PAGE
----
The proposal was a tit-for-tat move, and the latest expression of Turkey's disapproval of NATO ally France, whose parliament on Thursday postponed voting on a similar bill that would make it a crime to deny that Turks committed genocide against Armenians around the time of World War I.
Mahmut Kocak, a legislator from Turkey's ruling Justice and Development Party representing the city of Afyon, said his proposal included making May 8 of every year "The Genocide Carried out against the Algerians" day. Under Kocak's proposed law, anyone who denied that the French committed genocide against the Algerians could be put in jail and fined up to 100,000 Turkish lira (about US$70,000).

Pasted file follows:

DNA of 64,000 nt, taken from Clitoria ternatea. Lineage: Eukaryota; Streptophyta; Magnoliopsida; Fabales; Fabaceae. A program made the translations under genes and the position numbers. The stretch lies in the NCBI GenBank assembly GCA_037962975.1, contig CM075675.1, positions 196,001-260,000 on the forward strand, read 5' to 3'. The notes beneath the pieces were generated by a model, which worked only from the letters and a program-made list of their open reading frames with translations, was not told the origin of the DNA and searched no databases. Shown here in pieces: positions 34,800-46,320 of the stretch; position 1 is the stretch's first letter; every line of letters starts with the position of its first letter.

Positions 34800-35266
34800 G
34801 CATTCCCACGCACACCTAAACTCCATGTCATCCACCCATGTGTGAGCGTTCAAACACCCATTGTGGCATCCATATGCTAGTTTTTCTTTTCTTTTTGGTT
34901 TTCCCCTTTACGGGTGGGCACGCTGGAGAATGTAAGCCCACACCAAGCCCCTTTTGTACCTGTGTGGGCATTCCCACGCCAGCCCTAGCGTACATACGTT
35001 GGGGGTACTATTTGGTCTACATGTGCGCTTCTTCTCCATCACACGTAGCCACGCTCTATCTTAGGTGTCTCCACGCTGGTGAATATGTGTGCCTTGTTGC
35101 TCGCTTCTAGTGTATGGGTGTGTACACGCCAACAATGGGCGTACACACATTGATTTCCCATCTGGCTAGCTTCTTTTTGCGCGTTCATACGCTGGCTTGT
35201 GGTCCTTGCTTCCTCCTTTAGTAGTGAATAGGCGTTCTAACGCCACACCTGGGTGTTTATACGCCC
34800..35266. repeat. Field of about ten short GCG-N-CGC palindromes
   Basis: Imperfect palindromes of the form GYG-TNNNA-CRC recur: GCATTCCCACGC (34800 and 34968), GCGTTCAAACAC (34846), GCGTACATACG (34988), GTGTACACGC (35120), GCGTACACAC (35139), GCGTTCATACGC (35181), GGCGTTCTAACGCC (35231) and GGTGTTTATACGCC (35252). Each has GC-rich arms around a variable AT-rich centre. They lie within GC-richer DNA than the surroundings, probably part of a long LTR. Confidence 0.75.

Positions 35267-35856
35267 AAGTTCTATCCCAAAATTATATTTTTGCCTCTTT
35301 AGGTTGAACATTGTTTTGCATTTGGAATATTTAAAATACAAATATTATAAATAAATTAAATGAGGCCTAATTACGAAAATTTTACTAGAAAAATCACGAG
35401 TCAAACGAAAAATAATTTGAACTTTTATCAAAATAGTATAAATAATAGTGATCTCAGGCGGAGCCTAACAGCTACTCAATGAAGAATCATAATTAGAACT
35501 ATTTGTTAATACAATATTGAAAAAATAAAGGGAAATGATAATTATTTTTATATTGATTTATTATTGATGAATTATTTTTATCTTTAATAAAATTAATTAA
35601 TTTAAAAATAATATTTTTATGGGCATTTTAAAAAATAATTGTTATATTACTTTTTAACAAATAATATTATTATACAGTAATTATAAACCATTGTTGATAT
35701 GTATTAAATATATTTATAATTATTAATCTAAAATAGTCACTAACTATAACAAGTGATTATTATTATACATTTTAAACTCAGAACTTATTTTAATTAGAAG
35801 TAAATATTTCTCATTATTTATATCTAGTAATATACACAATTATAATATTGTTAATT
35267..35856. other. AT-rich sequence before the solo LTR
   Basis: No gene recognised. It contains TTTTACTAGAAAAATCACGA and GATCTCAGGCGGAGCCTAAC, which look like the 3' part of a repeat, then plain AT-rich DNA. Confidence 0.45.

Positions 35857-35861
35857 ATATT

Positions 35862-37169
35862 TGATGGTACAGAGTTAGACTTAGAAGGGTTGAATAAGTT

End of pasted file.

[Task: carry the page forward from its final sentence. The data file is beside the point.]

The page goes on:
Turkey's government has argued that designations of genocide should be debated by historians, and not legislated by politicians. Nonetheless, several countries, including France, have passed resolutions recognizing the killings of as many as 1.5 million Armenians in Turkey as genocide.
The bill in the French parliament would have taken recognition one step further, however, by making it a crime to say Turks did not commit genocide, similar to a French law that makes it a crime to deny that Nazi Germans committed genocide against the Jews during World War II.
Turkey vehemently denies that it committed genocide against Armenians, saying many were killed as the Ottoman Empire fell but it was not part of an organized genocidal campaign, the AP reports.
The Turkish legislator's remark was aimed to hit a sore spot in French history.
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